March 2016: Genome Biology and Evolution
Margaret Littlejohn, Stephen Locarnini, Lilly Yuen
Members of the family Hepadnaviridae fall into two subgroups: mammalian and avian. The detection of endogenous avian hepadnavirus DNA integrated into the genomes of zebra finches has revealed a deep evolutionary origin of hepadnaviruses that was not previously recognized, dating back at least 40 million and possibly >80 million years ago. The nonprimate mammalian members of the Hepadnaviridae include the woodchuck hepatitis virus (WHV), the ground squirrel hepatitis virus, and arctic squirrel hepatitis virus, as well as a number of members of the recently described bat hepatitis virus...
January 2016: Cold Spring Harbor Perspectives in Medicine
Laurie S Stevison, August E Woerner, Jeffrey M Kidd, Joanna L Kelley, Krishna R Veeramah, Kimberly F McManus, Carlos D Bustamante, Michael F Hammer, Jeffrey D Wall
We present three linkage-disequilibrium (LD)-based recombination maps generated using whole-genome sequence data from 10 Nigerian chimpanzees, 13 bonobos, and 15 western gorillas, collected as part of the Great Ape Genome Project (Prado-Martinez J, et al. 2013. Great ape genetic diversity and population history. Nature 499:471-475). We also identified species-specific recombination hotspots in each group using a modified LDhot framework, which greatly improves statistical power to detect hotspots at varying strengths...
April 2016: Molecular Biology and Evolution
Kristýna Brožová, Kristýna Hrazdilová, Eva Slaninková, David Modrý, Jiří Černý, Vladimír Celer
Primate bocaparvoviruses were first described in 2005, since then further human and gorilla bocaparvoviruses have been identified. To uncover diversity of non-human primates' bocaparvoviruses, their phylogenetic relationship and potential to cross the host species barrier, we tested 153 fecal samples from 17 captive primate species. The only one captive female of central chimpanzee (coded CPZh2) has been identified as bocaparvovirus positive. Based on the full genome phylogenetic analyses, CPZh2 strain shows close relationship to HBoV3 and GBoV...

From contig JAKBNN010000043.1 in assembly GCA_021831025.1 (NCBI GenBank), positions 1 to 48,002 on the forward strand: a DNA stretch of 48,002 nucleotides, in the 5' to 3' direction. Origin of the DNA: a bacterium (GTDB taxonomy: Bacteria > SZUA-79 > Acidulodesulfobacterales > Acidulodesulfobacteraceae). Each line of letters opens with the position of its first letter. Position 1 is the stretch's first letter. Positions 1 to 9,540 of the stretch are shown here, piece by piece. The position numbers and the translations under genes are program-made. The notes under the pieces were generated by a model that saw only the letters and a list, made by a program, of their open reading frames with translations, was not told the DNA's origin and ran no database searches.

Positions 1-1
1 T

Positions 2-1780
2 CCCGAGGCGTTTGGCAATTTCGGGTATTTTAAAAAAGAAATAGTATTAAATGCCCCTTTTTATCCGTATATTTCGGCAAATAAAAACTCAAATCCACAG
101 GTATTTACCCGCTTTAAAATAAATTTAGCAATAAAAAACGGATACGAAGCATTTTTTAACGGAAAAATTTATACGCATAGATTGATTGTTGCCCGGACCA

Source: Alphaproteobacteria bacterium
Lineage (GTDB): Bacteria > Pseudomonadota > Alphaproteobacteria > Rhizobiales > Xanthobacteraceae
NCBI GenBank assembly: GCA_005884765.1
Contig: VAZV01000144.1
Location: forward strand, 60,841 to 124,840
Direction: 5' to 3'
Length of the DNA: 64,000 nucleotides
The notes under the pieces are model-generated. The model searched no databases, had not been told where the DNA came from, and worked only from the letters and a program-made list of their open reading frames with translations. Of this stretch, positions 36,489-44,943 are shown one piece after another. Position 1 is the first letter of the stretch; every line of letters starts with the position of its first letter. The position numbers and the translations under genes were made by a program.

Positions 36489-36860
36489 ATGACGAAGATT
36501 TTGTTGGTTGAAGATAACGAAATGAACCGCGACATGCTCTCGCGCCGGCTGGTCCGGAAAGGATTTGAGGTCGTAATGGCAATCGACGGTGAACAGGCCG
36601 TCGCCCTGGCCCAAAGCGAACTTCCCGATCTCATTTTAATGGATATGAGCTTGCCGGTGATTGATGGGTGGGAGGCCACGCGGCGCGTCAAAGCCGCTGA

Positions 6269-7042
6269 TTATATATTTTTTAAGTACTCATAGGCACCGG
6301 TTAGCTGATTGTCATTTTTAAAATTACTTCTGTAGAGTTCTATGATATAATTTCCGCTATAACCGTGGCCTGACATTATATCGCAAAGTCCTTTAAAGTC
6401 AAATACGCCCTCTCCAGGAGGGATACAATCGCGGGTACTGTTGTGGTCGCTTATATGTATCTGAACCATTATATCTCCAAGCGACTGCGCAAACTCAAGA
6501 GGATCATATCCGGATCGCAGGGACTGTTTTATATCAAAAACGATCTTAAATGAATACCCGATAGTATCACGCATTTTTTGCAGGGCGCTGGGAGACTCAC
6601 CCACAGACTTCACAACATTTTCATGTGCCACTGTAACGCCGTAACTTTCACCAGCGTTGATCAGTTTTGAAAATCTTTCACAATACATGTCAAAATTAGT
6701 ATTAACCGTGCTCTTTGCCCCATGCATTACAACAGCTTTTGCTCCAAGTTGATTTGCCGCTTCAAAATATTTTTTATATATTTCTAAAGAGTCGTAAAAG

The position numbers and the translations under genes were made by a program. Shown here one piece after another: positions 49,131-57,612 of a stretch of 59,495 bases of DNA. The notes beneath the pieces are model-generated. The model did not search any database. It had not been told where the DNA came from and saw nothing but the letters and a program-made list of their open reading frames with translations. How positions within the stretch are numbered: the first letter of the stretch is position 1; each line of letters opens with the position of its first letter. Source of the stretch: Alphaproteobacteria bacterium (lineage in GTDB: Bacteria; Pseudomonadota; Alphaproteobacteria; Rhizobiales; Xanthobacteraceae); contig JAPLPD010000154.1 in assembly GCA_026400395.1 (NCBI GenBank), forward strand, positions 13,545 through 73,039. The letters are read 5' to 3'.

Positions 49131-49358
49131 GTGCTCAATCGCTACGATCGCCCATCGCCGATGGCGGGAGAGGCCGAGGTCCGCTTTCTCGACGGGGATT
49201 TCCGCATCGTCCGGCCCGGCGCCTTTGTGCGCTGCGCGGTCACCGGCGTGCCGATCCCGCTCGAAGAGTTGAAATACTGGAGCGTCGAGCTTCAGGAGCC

January 2016: Infection, Genetics and Evolution
Kristýna Hrazdilová, Eva Slaninková, Kristýna Brožová, David Modrý, Roman Vodička, Vladimír Celer
Anelloviridae family is comprised of small, non-enveloped viruses of various genome lengths, high sequence diversity, sharing the same genome organization. Infections and co-infections by different genotypes in humans are ubiquitous. Related viruses were described in number of mammalian hosts, but very limited data are available from the closest human relatives - great apes and non-human primates. Here we report the 100% prevalence determined by semi-nested PCR from fecal samples of 16 captive primate species...